Sugar tastes delicious, and we love the euphoric endorphins that are released when we eat it. The discomfort that we experience when we decide to eliminate sugar can be intense and the little child within us may kick and scream. Try not to take this inner child too seriously. The more aware you are, the more likely you will be to laugh at your inner child and not be driven to act upon what the child wants. Also, increase your awareness of your self-talk. Observe your inner dialogue and how it may no longer be serving you, and how most of it may not be true. When you increase your awareness of your inner dialogue, you see how you may be using sugar to handle emotions you may want to avoid.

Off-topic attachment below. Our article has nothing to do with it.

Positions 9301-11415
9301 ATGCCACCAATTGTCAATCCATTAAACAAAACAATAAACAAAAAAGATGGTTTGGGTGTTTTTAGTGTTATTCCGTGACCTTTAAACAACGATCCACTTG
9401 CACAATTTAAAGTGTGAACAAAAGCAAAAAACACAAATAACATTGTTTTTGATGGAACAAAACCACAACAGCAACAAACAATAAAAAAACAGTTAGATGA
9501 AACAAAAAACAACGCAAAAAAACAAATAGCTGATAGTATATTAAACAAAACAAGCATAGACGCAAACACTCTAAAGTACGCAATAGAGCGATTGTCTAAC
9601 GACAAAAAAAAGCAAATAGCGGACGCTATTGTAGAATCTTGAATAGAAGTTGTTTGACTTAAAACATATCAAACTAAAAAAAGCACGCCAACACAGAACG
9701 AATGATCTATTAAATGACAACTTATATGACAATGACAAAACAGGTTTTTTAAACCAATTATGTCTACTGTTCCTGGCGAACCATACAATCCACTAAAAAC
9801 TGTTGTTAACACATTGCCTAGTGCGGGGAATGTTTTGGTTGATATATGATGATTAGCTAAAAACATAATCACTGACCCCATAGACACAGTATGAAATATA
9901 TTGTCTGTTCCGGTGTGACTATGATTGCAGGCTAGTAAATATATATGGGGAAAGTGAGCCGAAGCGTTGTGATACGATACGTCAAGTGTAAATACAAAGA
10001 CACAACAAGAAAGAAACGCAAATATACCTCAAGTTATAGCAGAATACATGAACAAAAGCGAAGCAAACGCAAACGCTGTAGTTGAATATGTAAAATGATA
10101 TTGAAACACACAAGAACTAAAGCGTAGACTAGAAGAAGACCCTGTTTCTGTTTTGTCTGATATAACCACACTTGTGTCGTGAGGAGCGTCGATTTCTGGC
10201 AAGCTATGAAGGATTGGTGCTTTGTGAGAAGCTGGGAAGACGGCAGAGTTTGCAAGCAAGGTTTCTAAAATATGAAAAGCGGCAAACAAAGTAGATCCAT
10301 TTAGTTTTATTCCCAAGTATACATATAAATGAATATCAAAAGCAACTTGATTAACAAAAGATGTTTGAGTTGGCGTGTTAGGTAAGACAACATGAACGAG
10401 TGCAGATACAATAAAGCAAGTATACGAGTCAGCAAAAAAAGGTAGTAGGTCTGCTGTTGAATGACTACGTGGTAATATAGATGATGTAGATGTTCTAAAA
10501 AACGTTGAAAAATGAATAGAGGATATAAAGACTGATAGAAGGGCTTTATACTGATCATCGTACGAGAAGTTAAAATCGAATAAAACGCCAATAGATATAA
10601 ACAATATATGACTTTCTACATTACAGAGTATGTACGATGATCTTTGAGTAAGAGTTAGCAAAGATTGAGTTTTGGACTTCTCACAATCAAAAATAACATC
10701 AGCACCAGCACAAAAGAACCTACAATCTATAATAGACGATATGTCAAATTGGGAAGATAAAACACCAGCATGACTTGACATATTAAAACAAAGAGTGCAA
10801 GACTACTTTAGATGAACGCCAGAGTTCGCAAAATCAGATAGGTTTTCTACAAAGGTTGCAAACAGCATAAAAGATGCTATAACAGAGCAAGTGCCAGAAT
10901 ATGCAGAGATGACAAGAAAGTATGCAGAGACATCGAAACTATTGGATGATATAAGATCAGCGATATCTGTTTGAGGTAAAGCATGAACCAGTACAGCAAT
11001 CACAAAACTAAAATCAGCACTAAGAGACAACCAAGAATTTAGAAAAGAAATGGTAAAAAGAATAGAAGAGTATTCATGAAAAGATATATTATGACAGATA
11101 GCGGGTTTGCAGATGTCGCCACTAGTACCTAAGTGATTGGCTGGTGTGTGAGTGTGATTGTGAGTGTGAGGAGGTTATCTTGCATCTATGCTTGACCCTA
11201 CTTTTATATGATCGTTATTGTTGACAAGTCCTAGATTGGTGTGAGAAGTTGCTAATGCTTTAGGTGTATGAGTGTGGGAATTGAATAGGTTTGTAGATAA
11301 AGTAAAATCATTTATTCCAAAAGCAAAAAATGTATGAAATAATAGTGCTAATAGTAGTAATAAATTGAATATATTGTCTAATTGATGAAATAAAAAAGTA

Tip #2 Allow Discomfort To Be Present

When you discover what is at the heart of a craving a really cool thing happens; your awareness of what is going on inside you makes the craving die down. When you see the craving for what it is; it fades away. Smile at your inner voice when it tries to tell you life is not worth living without sugar. Witness the discomfort within you. If feelings of unworthiness, fear, or anxiety come up, gently allow them to be present and acknowledge that while you may be having a very powerful emotion or self talk, doesn’t mean the emotion or self talk is valid, and it does not define you. Sitting in discomfort with awareness increases your consciousness and helps you navigate the fine line between emotions and and truth and knowledge, and is what will eventually set you free.
 

Tip #3 Be Gentle With Yourself